Peter Apruzzese Producer

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    I ran a 35mm IB tech print of Summertime at a private show a few years ago (it was actually Katharine Hepburn's print, which was sold off by her estate to a local collector) and ran it 1.37 at the insistence of its owner. Seeing all that excess headroom was maddening!
     
  12. Doctorossi

    Doctorossi Supporting Actor

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    Don't union projectionists have the authority to refuse inappropriate presentation requests? ;)
     
  13. rsmithjr

    rsmithjr Screenwriter

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    I was a union projectionists and I know of no such principle.
    Union projectionists have basically vanished BTW.
    I happen to like Summertime at 133 and would have run it that way had I had the opportunity to do so. Indeed, generally speaking we ran any print in such a way as to present the most image from the film. If the print had 166, we ran 166. The exception would have been if you saw a boom or something.
     
  14. Peter Apruzzese

    Peter Apruzzese Producer

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    To hell with the intended composition of the filmmakers...
     
  15. Doctorossi

    Doctorossi Supporting Actor

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    Yes, that was a joke.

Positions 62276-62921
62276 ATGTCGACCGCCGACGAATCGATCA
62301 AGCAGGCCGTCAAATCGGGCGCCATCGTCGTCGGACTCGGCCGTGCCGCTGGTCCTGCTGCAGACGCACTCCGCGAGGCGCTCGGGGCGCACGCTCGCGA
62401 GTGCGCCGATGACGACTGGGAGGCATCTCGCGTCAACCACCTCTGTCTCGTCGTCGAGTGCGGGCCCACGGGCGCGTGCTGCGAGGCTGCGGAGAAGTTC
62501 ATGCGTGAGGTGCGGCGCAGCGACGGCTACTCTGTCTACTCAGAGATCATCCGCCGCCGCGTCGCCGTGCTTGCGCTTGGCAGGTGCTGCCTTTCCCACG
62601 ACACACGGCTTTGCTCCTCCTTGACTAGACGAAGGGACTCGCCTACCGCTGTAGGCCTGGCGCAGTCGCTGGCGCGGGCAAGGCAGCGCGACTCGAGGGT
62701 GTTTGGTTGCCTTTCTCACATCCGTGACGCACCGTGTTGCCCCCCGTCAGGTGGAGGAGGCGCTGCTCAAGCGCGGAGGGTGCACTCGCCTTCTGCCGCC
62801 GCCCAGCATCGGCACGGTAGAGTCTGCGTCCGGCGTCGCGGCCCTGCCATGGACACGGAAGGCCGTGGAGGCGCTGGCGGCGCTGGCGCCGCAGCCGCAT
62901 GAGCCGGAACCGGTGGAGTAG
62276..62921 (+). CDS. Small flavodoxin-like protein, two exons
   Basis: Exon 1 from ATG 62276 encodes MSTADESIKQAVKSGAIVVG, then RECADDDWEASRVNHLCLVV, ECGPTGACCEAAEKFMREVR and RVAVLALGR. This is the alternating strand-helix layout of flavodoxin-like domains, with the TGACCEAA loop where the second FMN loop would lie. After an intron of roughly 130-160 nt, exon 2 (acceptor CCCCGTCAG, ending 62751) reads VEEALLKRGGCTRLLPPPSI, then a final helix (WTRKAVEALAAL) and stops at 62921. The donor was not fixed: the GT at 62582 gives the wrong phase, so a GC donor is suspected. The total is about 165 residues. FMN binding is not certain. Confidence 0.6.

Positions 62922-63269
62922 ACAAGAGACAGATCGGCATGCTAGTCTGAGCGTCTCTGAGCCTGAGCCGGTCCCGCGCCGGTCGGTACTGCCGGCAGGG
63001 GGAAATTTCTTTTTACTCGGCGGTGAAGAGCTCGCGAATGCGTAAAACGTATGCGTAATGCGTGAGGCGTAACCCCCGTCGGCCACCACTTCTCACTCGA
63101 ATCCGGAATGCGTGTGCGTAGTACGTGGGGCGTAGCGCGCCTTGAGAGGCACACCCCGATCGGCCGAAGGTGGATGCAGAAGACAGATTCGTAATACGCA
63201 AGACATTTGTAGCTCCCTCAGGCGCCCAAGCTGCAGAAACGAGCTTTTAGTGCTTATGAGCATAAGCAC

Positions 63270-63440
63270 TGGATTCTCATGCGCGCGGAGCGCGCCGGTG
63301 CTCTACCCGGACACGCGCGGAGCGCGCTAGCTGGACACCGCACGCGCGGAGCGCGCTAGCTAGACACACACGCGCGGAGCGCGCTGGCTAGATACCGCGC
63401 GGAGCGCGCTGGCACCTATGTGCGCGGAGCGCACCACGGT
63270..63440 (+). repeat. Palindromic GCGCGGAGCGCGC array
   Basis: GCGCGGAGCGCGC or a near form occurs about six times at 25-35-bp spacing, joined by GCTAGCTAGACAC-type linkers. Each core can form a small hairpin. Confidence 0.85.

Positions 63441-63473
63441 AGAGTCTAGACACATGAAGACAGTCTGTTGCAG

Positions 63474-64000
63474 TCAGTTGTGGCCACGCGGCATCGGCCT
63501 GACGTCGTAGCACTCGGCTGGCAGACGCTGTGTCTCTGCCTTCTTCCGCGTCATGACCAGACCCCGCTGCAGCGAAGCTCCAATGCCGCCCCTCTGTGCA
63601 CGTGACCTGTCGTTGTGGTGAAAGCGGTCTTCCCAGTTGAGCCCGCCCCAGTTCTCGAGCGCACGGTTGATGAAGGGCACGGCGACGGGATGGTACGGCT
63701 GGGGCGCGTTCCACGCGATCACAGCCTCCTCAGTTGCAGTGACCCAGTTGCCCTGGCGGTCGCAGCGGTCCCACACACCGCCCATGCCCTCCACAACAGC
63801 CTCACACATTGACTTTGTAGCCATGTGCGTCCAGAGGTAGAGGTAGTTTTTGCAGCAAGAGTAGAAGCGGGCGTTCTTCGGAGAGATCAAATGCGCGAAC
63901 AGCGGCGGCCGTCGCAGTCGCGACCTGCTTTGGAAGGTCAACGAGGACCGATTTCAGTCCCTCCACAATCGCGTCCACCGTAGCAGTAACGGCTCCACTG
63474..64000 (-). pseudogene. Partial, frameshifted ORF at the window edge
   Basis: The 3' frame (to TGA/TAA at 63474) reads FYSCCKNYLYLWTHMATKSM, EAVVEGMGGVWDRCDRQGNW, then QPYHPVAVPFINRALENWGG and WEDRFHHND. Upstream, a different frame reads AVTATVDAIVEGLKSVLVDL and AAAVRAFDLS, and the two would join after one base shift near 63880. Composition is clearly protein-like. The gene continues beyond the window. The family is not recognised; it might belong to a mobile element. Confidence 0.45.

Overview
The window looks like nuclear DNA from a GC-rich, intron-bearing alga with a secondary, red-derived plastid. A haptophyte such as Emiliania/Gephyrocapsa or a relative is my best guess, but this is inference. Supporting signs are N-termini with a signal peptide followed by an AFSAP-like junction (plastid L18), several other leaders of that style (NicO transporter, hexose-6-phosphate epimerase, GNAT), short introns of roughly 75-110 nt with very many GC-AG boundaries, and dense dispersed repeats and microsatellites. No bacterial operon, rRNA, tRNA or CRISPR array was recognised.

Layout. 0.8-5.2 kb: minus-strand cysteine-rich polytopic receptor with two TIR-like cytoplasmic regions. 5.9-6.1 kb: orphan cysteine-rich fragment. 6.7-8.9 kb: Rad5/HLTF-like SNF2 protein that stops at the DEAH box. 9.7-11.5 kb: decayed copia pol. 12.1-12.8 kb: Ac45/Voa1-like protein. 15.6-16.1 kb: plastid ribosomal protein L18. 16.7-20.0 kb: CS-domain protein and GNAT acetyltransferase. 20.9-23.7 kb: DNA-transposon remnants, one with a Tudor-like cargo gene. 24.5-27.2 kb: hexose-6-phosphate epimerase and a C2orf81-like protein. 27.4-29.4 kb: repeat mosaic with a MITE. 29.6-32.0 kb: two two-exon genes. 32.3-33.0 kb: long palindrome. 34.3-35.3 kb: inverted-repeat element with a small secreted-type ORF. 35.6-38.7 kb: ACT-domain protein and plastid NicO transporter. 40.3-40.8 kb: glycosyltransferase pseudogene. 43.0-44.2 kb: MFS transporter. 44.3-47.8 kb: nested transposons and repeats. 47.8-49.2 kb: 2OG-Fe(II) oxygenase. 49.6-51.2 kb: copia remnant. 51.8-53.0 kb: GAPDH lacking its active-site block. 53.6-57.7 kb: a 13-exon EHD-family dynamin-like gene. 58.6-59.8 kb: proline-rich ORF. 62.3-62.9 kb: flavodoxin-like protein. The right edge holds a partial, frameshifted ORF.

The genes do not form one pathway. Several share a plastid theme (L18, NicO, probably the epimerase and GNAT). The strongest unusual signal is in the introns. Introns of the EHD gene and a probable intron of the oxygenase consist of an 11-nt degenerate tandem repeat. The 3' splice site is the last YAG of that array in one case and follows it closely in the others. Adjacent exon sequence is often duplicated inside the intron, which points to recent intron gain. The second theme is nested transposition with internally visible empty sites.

And your preference is your preference, but I'm glad you're not my projectionist (no offense intended).
     
  16. Bob Furmanek

    Bob Furmanek Insider
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    Robert, I'm just curious about something. Which composition of these two ratios do you prefer? The 1.85:1 framing on the top image is to see a person entering the cockpit.
    [​IMG]
     
  17. rsmithjr

    rsmithjr Screenwriter

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    "Intended composition" is something of a misnomer.
    Many of these films were shot to in fact be ambiguous WRT the intended aspect ratio. The film makers knew that they were dealing with a multi-variate and unstable situation WRT theatrical exhibition. The promos may have said 185, but that wasn't intended to be hard and fast. In 1953, after TV and just after the premiere of Cinerama, no studio had a clue about what was happening. Studios were under conflicting requirements from exhibs: give us something new and innovative, but don't ask us to buy new equipment. Naturally, they hedged their bets.